Originality/value

A comparative analysis of Follett and Sheldon’s work has never been attempted. While textual analysis has been used in management research, to the authors’ knowledge, such analyses are rare in research seeking to understand management history.

Details

Journal of Management History, vol. 23 no. 4
Type: Research Article
ISSN: 1751-1348

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Article

Brian R. Fry and Lotte L. Thomas

Examines the extent and nature of Mary Parker Follett’s contribution to the literature of public administration and related fields. First reviews the substantive…

Abstract

Examines the extent and nature of Mary Parker Follett’s contribution to the literature of public administration and related fields. First reviews the substantive contribution, and then employs a citation analysis to explore the frequency of references to Follett’s works and the areas in which they have had the greatest impact. The analysis suggests some relative neglect of Follett’s writings compared with other major authors in the field, but some recent resurgence of interest prompted largely by her focus on conflict resolution.

Details

Journal of Management History, vol. 2 no. 2
Type: Research Article
ISSN: 1355-252X

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Article

Laurie J. Barclay

To examine Mary Parker Follett's writings with respect to organizational justice and highlight insights that can advance contemporary organizational justice theory as well…

Abstract

Purpose

To examine Mary Parker Follett's writings with respect to organizational justice and highlight insights that can advance contemporary organizational justice theory as well as help justice scholars effectively address challenges currently facing the field.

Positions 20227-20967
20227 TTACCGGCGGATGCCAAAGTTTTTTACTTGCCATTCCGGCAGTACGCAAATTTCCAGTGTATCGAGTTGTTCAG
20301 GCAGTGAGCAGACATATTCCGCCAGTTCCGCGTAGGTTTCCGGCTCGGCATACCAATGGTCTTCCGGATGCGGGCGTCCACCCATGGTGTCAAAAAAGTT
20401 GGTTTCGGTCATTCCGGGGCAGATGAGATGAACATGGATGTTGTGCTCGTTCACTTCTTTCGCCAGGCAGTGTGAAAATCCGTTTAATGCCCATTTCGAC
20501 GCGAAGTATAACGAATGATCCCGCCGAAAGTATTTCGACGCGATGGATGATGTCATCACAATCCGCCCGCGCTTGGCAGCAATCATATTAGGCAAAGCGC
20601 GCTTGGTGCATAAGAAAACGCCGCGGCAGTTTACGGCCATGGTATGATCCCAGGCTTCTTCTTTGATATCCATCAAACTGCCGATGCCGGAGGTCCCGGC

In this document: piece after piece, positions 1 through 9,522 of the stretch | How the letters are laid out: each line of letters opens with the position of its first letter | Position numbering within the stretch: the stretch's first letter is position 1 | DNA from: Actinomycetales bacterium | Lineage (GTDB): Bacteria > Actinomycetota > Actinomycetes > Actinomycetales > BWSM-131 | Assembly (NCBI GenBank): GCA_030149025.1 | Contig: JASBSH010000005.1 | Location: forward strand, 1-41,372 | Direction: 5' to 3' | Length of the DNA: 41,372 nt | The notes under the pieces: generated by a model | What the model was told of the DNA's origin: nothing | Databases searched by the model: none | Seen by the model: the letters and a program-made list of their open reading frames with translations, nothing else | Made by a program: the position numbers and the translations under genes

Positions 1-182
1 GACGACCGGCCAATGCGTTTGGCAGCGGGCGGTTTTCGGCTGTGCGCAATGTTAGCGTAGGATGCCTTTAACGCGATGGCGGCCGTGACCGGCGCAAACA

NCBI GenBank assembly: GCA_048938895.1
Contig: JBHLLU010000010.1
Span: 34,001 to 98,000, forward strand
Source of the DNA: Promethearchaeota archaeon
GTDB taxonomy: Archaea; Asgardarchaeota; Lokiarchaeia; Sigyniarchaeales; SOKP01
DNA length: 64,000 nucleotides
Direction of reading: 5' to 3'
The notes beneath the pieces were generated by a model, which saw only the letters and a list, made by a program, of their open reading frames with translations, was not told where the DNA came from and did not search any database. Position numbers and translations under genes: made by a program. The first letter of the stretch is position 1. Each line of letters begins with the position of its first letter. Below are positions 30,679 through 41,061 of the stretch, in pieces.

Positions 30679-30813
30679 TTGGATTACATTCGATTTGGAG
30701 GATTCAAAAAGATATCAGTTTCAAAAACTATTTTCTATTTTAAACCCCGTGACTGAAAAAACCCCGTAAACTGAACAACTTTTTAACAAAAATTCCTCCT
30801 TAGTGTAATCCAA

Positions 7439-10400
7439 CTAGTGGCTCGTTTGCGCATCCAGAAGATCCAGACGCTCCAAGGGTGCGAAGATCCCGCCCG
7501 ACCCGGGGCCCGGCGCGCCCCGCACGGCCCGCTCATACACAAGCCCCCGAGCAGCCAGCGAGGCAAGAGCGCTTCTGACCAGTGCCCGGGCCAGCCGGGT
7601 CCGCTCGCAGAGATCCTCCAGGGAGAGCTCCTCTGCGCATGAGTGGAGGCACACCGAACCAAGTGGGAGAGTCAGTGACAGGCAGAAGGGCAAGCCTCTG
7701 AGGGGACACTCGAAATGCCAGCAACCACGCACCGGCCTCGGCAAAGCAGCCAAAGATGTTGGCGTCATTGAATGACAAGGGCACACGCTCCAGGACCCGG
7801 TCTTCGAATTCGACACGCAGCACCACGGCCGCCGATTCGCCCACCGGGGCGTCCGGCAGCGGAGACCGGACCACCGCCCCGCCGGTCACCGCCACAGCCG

Design/methodology/approach

By comparing and contrasting Follett's writings with contemporary research, the author argues that Follett provides a number of insights that can advance contemporary justice theory and research. Discusses ways in which the field can capitalize on these insights.

Findings

Follett foreshadowed a number of important justice issues that have subsequently captured the attention of contemporary justice scholars. More importantly, her process‐oriented perspective suggests a number of research avenues that have yet to be fully explored including emotionality of injustice, integrative unity, and circular responses. In order to take advantage of Follett's insights, however, contemporary justice researchers may need to re‐examine current assumptions about: the nature of organizational justice; the way that it should be studied; and the relationship between theory and practice.

Originality/value

This paper is the first to examine Follett's writings in the context of organizational justice. Although the field of organizational justice has not yet recognized Follett's work, her writings deal both explicitly and implicitly with the concept of justice in considerable depth. Not only does Follett foreshadow contemporary research, but her writings also provide alternative avenues for theory development and research.

Details

Management Decision, vol. 43 no. 5
Type: Research Article
ISSN: 0025-1747

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Article

Manjula S. Salimath and David J. Lemak

There is a divergence between the contributions of Mary Parker Follett on an intellectual plane and the practical application of her ideas and rationale. Apart from her…

Abstract

There is a divergence between the contributions of Mary Parker Follett on an intellectual plane and the practical application of her ideas and rationale. Apart from her unparagoned writing style, the obvious complexity of her abstract and interdisciplinary approach makes it extremely challenging to understand and apply her insights to achieve a harmonious organizational life. Yet, in her integrative mind, she viewed philosophy as directly related to action and reality. This paper reduces this divergence by translating her thoughts into practical guidelines for the manager, educator and researcher. The application of Follett's philosophy to a paradigm of lifelong learning and education, the key to lasting change (hitherto unexplored), is addressed, along with implications for the researcher. The purpose of this paper, therefore, is to view the work of Follett through a new lens – that of advocate of lifelong learning. Two appendices list Follett's contribution to management thought and education.

Details

Management Decision, vol. 42 no. 10
Type: Research Article
ISSN: 0025-1747